of that occasion. But these annual visits were very brief, and they
were broken into not only by the duties of the Sunday, but by the
hospitalities usual in country manses at such times. This time,
however, there were no anniversary sermons to be preached; he had
come for rest, and there was no need for him to hasten his departure.
The weather was lovely, and so were the views over the wide valley
of the Tweed to the distant Cheviots. He would sit for hours
reading under the great elm-tree in the garden amid the scents of
the summer flowers. "I have come in to tell you," he said one day
to his sister-in-law, "that this is a day which has wandered out of
Paradise." "We younger people," wrote his niece, "came nearer to him
than ever before. He was as happy as a child, rejoicing with every
increase of strength. He greatly enjoyed my brother Willie's singing,
especially songs like Sheriff Nicolson's 'Skye' and Shairp's 'Bush
aboon Traquair.' We were astonished to find how familiar he was with
all sorts of queer out-of-the-way ballads. Never had we seen him so
free from care, so genial and even jubilant."[21] The summer Sacrament
took place while he was at Stitchel, and he was able to give a brief
address to the communicants from the words, "Ye do shew forth the
Lord's death till He come," in a voice that was weak and tremulous,
but all the more impressive on that account. One of his brother's
elders, a farmer in the neighbourhood whom he had known since his
schooldays, had arranged that he should address his work-people in the
farmhouse, and to this quiet rural gathering he preached what proved
to be his last sermon.

[Footnote 21: _Life and Letters_, p, 769.]

He himself, however, had no idea that this was the case; and when he
left Stitchel he did so with the purpose of preparing for the work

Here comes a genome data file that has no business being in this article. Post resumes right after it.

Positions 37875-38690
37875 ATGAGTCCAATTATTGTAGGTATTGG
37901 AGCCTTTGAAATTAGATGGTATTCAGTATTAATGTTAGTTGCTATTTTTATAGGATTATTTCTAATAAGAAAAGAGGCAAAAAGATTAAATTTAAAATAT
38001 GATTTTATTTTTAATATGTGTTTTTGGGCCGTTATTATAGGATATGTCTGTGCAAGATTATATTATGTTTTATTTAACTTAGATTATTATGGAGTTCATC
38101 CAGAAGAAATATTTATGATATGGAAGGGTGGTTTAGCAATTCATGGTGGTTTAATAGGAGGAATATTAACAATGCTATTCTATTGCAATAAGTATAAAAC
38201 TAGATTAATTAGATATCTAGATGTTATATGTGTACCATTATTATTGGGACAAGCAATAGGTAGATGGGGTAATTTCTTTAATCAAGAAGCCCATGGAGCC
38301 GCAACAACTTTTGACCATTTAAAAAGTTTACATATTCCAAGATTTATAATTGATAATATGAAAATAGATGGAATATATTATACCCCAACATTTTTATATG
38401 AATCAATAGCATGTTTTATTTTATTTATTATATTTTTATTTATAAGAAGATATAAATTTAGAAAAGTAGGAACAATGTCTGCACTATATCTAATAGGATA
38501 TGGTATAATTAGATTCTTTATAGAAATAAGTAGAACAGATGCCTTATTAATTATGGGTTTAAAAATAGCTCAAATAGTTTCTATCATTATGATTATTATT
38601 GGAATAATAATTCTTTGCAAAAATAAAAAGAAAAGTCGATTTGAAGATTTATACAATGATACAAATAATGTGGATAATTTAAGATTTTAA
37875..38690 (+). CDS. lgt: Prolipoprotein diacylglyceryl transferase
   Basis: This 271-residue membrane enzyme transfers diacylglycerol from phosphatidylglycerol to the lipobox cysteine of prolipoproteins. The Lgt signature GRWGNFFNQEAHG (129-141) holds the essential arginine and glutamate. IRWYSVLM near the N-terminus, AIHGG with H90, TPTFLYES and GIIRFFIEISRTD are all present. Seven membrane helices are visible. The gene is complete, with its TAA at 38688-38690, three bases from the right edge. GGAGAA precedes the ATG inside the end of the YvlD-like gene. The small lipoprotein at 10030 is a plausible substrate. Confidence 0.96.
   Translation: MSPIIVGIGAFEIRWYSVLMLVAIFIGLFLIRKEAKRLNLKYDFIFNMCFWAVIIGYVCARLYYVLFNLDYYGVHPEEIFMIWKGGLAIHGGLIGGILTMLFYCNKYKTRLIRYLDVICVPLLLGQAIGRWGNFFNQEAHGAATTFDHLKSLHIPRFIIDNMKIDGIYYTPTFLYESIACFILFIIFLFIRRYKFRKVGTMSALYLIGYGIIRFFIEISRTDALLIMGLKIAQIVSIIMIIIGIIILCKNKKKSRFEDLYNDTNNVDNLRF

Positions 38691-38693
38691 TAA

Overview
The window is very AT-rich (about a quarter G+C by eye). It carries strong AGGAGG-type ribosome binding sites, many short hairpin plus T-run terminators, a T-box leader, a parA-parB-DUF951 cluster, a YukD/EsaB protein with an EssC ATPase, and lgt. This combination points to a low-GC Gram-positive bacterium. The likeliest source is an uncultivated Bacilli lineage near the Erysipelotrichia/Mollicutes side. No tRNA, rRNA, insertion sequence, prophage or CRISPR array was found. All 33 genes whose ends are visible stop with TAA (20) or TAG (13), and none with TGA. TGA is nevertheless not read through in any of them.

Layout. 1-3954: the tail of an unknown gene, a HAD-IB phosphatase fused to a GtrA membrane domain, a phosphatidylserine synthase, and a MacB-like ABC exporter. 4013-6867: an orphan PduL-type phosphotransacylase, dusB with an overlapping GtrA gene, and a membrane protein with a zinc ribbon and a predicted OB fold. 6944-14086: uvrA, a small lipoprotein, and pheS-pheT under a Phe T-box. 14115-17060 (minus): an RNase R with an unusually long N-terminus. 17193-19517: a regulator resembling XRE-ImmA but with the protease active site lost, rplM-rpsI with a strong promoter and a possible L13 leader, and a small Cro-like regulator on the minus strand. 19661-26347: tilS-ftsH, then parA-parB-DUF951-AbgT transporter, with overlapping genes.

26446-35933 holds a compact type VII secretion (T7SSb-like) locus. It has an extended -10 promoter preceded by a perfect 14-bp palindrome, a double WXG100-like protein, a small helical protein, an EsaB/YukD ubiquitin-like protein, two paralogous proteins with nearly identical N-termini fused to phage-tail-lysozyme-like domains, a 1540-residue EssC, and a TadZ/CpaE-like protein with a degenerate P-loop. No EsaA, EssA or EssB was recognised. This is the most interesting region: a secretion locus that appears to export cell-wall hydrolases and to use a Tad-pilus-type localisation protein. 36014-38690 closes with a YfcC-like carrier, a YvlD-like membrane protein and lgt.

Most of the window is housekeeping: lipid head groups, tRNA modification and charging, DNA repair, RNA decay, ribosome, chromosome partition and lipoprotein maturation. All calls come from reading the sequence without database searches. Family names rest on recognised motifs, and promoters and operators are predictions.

of another session. But as the autumn advanced and his health did
not greatly improve, another consultation of his doctors was held,
the result of which was that he was pronounced to be suffering
from cardiac weakness, and quite unfit for the work of the coming
winter. He at once acquiesced in this verdict, and, with unabated
cheerfulness, set himself to bring his lectures into a state that
would admit of their being easily read to his classes by two friends
who had undertaken this duty. This done, he wrote out in full the
Greek texts--some five hundred in all--quoted in his lectures on
Biblical Theology. These two tasks kept him busy until about the end
of the year 1891, when he began an undertaking which many of his
friends had long been urging upon him--the preparation of a volume
of his sermons for the press. He selected for this purpose those
sermons which he had preached most frequently, and which he had,
with few exceptions, originally written for sacramental occasions
at Berwick--some of them far back in the old Golden Square days.
These he carefully transcribed, altering them where he thought this
necessary, and not always, in the opinion of many, improving them
in the process.

He found that his strength was not unduly strained when he worked thus
six or seven hours a day. But he always, as hitherto, spent one hour
daily in reading the Scriptures in the original tongues, in which time
he could get through three pages of Hebrew and an indefinite quantity
of Greek. There was, however, one change in his habits which had
become necessary. He was forbidden by the doctors to study at night.
And so, instead of going upstairs in the evening, he remained in the
comfortable parlour, where he wrote his letters, talked to his brother
and sister, or to visitors as they came in, and regaled himself with
light literature. This last consisted sometimes of volumes of the
Fathers, but more frequently of the Koran in the original. He would
frequently read aloud extracts, translating from the Greek and Latin
without ever pausing for a word; as regards the Arabic, he had Sale's
translation at hand to help him through a tough passage, but he was
always a very proud man when he could find his way out of a difficulty
without its aid.

As the winter advanced he felt that it was desirable that he should
have another medical opinion, so that, in the event of his further
incapacity, the Synod at its approaching meeting might make permanent
arrangements for carrying on the work of his chair. On the 19th of
February he was examined by Drs. Maclagan, Webster, and G.W. Balfour,
who certified that he was "unfit for the discharge of any professional
duty." After consulting his relatives, he decided to resign his